U.S. Politics

Opiate for the Masses: Jimmy Kimmel may be the right prescription for a politically charged Oscar night

Opiate for the Masses: Jimmy Kimmel may be the right prescription for a politically charged Oscar night

(Credit: Reuters/Adrees Latif)


Melanie McFarland

Jimmy Kimmel is hours away from strolling in to one of the toughest performance evaluations in showbiz: Oscar host. The late night star told Variety that shortly after he was tapped for the gig, he shared the news with his wife with the same clenched cautiousness a person would use to break the news of a car wreck.

Part of that was shtick, mind you; approaching everything with a smidgen of a disconsolate air is Kimmel’s signature, brandished to humorous effect on his ABC late night show. “Jimmy Kimmel Live!” viewers know he’s a showman, just one who always looks slightly uncomfortable in his suit.

In the pantheon of Oscar, this sets Kimmel up to be the human equivalent of Valium. Spending time with him will be pleasant. He’s easy to laugh with and doesn’t get in the way of whatever happens to be in your face. If he stumbles, people probably won’t care all that much. Not with all the beautiful people to ogle.

Weeks, if not days, after this year’s Oscars are in the books, Kimmel’s missteps will be all but forgotten and most of what we’ll remember are the night’s biggest victors. Should Sunday night fall together thusly, Kimmel will have triumphed.

That said, opinion as to what goes into a successful, effective awards show hosting experience varies wildly and depends upon how each show’s chosen ringmaster chooses to treat his or her job.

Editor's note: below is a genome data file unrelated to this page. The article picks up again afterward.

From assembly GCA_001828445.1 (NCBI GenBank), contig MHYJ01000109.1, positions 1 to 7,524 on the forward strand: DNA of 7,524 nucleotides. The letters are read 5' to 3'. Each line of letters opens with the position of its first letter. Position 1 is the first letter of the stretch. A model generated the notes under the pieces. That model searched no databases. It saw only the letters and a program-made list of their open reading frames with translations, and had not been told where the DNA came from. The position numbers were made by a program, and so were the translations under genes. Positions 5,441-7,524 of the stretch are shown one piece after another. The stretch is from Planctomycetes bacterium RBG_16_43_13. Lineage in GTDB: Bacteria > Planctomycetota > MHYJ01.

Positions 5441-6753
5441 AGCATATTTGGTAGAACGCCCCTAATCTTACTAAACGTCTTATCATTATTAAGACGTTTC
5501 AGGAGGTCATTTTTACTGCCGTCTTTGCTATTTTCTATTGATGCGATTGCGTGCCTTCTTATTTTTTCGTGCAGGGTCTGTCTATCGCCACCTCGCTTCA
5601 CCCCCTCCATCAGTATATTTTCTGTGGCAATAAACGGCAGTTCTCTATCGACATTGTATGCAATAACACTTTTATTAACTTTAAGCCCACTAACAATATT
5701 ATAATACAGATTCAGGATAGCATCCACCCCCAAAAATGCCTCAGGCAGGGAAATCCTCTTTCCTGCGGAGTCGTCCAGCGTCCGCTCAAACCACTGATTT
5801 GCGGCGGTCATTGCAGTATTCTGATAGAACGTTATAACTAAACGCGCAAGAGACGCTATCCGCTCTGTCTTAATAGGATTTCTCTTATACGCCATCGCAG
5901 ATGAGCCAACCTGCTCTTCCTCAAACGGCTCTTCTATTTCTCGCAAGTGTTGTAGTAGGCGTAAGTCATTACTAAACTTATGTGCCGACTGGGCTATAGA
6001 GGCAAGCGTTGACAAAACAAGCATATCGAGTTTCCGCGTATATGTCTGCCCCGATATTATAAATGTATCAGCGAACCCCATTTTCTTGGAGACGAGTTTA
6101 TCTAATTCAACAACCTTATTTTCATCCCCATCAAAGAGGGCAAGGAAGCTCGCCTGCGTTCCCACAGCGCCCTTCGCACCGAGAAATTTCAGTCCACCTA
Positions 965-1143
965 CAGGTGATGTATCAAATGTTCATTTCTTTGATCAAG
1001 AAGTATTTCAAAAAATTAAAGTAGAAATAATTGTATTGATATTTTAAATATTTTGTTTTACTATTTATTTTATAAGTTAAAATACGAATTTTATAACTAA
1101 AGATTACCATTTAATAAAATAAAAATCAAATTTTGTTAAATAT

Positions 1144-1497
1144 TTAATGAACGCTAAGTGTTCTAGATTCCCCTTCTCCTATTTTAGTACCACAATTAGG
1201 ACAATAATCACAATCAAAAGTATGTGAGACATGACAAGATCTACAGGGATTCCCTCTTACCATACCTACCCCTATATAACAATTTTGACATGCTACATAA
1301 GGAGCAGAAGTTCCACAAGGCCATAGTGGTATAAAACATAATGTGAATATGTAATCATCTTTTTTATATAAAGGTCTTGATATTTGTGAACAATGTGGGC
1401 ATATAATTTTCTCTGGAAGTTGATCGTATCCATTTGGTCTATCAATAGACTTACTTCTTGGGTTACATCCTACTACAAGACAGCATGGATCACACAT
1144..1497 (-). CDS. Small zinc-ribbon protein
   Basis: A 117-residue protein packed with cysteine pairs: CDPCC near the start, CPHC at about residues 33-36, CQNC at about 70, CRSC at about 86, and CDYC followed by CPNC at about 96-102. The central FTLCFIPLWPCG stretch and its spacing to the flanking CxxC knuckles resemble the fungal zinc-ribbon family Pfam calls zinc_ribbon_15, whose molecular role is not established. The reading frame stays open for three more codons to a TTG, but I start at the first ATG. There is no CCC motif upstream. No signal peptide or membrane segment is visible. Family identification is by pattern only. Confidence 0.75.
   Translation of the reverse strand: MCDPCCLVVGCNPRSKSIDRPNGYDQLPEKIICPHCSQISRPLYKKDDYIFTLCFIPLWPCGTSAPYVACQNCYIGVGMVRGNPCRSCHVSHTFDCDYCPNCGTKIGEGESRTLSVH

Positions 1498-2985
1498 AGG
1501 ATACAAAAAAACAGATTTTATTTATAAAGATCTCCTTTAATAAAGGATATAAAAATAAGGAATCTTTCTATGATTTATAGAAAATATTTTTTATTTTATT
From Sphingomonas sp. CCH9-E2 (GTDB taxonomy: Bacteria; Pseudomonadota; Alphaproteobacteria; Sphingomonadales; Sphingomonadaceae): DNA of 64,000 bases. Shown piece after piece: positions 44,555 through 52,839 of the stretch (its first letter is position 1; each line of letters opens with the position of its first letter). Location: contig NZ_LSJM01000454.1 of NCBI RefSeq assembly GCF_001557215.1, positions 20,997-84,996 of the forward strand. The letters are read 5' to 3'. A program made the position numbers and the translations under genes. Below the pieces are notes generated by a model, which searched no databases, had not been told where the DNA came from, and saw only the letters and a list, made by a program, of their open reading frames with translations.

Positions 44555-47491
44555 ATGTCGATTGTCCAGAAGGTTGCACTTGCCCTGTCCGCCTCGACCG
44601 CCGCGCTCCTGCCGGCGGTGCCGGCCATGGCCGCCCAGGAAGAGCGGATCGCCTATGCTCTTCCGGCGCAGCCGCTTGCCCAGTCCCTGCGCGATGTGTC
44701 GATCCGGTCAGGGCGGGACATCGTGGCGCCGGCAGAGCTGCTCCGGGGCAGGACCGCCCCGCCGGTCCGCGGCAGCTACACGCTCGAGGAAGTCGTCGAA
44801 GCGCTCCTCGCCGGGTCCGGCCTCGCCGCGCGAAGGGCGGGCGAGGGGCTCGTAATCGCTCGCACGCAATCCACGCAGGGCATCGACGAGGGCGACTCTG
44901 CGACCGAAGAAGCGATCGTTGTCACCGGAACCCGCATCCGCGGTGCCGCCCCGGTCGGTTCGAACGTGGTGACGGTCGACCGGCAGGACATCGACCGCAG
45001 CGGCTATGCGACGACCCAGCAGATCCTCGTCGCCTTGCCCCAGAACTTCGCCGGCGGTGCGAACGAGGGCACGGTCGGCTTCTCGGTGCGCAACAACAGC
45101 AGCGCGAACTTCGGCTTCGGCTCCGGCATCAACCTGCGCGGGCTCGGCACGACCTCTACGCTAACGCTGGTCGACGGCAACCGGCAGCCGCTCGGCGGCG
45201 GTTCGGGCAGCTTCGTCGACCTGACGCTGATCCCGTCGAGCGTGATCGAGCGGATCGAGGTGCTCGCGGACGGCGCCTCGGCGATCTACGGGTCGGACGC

The Oscars are Hollywood’s greatest holiday, a celebration of haute couture and self-congratulation as actors fine-tune aggrandizing speeches about the vital importance of film, and the industry that made them famous. The best hosts find a balance between popping those glistening bubbles of braggadocio and giving them more air to help them sail.

Kimmel handily struck that balance when he hosted the 68th Primetime Emmy Awards which aired on ABC, the network home of Sunday’s Oscars telecast. As I wrote back then, his comedic accessibility lent the telecast a welcome measure of agility, moving everything along with hosting style that was edgy at times but never unkind. This represented a drastic improvement from his 2012 virgin voyage with Emmy.

Nevertheless, the 2016 Emmys broadcast netted only 11.3 million viewers, making it the lowest-rated in TV history. With millions of people watching the ceremony around the globe, Kimmel’s first outing with Oscar will be seen, and judged, by tens of millions more people. Last year’s Oscars show had an audience of 34 million, making it the least-watched in eight years.

Legendary Oscar captains are a rare breed and tend to be well-matched for the times in which they were chosen to helm. Billy Crystal set the standard for all modern hosts to follow; he was the candidate of choice through the Clinton years, hosting five of his eight times between 1992 and 2000. Accordingly, he approached the role as if his job was to help America bump up and keep dancing until the end of the party.

Hugh Jackman brought Broadway elegance to the 2009 Academy Awards telecast to rave reviews. In fact, over the past decade, only Jackman and two-time hosts Ellen DeGeneres and Chris Rock have emerged from their times at the wheel smelling like roses. We know this because those of us who can recall their efforts without the benefit of a YouTube refresher don’t grimace at the memory.



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